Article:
Increasing production of fluctuating renewable energy intensifies the need for electricity storage to ensure network reliability and flexibility. While short term energy storage can be met by small decentralized storage systems, mid to long term electricity storage technologies are still lagging behind. Using hydrogen as a mean to store energy in the long run may in the future help address the challenge of grid balancing when large quantities of fluctuating renewable electricity are introduced in the energy mix. Although large scale underground gas storage is in general a relatively mature solution from an economic and technical perspective, hydrogen underground storage before becoming a potentially attractive solution still needs to be evaluated thoroughly from a technical, economic and societal standpoint.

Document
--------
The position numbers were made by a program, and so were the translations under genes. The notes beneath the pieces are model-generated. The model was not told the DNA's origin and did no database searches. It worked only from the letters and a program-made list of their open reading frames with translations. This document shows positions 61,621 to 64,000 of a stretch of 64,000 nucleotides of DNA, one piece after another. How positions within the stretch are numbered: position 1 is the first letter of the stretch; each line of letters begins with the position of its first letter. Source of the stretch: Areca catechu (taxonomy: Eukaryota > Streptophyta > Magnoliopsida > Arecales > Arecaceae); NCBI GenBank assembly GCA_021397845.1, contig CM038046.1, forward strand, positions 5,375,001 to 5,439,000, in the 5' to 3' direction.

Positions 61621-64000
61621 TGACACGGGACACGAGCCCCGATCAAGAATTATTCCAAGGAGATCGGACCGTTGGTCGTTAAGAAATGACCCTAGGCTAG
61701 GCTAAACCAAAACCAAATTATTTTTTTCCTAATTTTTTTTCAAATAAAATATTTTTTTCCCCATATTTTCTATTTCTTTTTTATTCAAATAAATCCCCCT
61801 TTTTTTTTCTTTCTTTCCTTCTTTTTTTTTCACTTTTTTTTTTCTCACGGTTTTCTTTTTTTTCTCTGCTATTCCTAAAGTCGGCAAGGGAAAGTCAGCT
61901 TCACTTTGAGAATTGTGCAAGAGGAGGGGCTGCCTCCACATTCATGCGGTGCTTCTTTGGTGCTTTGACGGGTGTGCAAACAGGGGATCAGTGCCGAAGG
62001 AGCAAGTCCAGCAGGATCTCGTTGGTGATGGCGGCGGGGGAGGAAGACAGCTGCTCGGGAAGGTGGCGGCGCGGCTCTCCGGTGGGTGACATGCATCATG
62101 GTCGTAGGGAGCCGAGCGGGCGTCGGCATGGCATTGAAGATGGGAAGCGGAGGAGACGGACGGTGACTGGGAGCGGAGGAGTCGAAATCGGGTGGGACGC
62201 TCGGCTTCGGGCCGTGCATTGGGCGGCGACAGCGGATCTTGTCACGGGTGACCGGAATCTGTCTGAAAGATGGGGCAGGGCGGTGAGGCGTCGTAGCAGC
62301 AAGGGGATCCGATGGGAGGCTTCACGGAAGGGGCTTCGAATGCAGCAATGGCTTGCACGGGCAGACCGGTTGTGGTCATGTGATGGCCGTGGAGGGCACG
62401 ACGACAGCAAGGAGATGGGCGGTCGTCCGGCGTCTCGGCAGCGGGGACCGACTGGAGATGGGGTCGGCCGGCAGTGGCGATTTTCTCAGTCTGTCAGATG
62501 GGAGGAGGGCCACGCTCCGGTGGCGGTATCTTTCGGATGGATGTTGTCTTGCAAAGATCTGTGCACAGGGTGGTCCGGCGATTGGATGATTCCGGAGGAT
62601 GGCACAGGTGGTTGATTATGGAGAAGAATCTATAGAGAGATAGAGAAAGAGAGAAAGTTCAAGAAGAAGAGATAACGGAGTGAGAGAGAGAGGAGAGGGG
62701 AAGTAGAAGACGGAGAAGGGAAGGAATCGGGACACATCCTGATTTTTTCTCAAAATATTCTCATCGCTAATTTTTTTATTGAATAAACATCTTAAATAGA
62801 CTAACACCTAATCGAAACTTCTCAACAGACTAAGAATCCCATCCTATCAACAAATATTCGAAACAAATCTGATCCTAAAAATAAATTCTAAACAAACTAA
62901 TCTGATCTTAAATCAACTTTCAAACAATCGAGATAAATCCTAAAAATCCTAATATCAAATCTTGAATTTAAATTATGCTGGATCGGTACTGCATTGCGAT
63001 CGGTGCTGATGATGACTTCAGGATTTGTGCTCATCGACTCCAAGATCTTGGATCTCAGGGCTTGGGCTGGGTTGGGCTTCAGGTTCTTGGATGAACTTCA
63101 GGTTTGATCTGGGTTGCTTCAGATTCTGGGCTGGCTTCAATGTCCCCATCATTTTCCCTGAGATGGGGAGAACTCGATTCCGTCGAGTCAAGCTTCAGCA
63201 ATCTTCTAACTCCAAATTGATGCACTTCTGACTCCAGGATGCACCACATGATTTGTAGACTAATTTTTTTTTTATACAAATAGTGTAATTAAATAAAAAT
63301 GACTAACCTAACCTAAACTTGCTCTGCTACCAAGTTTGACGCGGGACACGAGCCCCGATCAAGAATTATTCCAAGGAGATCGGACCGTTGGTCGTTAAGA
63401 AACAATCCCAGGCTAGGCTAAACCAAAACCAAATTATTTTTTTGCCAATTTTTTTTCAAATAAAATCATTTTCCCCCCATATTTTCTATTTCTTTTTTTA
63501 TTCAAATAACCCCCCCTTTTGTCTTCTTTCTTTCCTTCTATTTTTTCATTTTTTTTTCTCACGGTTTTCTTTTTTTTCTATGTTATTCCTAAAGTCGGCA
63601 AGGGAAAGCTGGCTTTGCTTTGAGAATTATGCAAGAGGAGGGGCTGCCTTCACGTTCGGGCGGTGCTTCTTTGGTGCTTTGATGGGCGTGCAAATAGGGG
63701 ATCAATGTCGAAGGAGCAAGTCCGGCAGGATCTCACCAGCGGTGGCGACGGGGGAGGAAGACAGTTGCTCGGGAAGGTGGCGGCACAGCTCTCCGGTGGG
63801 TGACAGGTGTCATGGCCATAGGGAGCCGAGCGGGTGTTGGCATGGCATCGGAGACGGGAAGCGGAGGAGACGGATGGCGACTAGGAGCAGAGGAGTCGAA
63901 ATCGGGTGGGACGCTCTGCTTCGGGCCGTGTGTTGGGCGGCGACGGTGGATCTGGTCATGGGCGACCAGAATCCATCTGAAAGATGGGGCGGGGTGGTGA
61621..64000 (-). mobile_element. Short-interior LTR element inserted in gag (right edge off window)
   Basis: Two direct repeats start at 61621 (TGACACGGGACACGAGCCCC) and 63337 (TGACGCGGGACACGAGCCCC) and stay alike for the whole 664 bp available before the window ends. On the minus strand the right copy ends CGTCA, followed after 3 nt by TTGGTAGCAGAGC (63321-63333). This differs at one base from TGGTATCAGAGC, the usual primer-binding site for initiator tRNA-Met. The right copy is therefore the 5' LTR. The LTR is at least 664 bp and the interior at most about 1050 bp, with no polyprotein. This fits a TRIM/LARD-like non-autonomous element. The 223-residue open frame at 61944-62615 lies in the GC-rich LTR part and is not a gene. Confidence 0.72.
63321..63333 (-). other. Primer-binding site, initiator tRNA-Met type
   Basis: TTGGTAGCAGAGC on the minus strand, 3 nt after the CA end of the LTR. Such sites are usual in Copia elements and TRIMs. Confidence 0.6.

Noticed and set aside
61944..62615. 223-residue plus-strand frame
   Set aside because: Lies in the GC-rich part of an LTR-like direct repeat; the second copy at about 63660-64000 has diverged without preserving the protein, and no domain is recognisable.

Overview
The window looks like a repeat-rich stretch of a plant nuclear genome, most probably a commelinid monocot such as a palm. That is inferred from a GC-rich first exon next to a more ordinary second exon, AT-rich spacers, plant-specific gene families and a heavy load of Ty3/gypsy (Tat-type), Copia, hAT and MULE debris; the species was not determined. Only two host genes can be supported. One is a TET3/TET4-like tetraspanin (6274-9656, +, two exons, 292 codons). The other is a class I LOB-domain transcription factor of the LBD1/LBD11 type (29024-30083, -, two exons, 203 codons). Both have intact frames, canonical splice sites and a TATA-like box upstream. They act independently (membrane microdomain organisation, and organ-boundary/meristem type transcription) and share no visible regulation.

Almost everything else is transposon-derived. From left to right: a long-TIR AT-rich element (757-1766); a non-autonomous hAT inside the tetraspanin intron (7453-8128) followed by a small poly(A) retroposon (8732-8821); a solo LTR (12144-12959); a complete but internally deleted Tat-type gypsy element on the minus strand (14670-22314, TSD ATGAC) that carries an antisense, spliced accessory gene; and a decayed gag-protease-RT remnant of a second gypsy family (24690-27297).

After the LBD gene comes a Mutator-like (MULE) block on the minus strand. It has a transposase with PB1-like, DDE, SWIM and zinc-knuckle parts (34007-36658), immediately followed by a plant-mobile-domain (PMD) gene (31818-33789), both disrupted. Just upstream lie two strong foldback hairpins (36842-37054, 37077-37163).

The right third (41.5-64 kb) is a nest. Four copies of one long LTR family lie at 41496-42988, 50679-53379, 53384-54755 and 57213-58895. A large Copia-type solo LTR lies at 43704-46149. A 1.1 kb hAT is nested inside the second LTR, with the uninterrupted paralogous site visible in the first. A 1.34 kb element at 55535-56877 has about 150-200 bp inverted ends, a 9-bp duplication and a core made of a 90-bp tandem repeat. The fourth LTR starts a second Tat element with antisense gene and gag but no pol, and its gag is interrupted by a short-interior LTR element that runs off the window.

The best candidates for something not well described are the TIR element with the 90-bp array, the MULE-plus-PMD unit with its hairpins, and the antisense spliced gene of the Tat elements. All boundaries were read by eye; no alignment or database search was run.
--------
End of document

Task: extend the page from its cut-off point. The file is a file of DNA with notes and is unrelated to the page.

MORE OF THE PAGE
Such evaluations should enable investors to understand potential economic returns; network operators and renewable energy producers to understand the technical attractiveness of such solutions and its integration in the overall energy system; technology developers to understand potentially addressable markets; and finally for policy makers and citizens to understand the benefits for the society as a whole, and how environmental risks are being evaluated and addressed..
The HyUnder project started in summer 2012 will address these issues in the next 24 months, paving the way to future demonstrations and deployment throughout Europe.